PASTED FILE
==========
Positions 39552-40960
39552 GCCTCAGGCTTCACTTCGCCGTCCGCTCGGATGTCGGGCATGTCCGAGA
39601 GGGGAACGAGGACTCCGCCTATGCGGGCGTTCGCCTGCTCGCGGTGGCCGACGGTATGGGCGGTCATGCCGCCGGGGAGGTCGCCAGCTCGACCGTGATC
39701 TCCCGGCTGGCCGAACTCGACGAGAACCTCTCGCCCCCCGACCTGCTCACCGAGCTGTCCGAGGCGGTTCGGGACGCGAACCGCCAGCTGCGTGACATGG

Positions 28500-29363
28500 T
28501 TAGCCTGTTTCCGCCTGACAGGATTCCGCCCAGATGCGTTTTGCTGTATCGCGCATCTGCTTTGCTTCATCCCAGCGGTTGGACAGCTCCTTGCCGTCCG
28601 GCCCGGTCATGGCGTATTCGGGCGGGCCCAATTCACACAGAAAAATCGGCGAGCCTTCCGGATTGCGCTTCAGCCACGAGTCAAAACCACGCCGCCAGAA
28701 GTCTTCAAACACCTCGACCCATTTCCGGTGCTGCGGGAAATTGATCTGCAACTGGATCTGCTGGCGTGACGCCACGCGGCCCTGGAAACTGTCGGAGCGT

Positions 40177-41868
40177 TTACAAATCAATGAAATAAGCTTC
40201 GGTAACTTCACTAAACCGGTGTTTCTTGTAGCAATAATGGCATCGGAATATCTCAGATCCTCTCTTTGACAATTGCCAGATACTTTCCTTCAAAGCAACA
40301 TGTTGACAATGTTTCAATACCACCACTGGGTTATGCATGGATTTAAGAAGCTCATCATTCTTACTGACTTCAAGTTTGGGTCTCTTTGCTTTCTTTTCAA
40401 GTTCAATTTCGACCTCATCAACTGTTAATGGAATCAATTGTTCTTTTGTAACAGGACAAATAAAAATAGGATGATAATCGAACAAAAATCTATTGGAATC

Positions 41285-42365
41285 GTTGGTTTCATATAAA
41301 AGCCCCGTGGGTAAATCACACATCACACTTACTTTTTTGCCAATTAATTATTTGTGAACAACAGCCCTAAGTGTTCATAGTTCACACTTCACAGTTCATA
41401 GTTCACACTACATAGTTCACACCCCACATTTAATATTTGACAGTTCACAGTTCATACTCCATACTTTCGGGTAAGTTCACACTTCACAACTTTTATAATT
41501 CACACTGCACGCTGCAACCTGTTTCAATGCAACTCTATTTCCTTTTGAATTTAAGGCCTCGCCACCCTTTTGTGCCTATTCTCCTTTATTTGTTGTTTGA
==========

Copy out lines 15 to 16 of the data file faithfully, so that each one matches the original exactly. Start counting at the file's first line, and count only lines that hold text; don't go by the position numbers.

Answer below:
Positions 41285-42365
41285 GTTGGTTTCATATAAA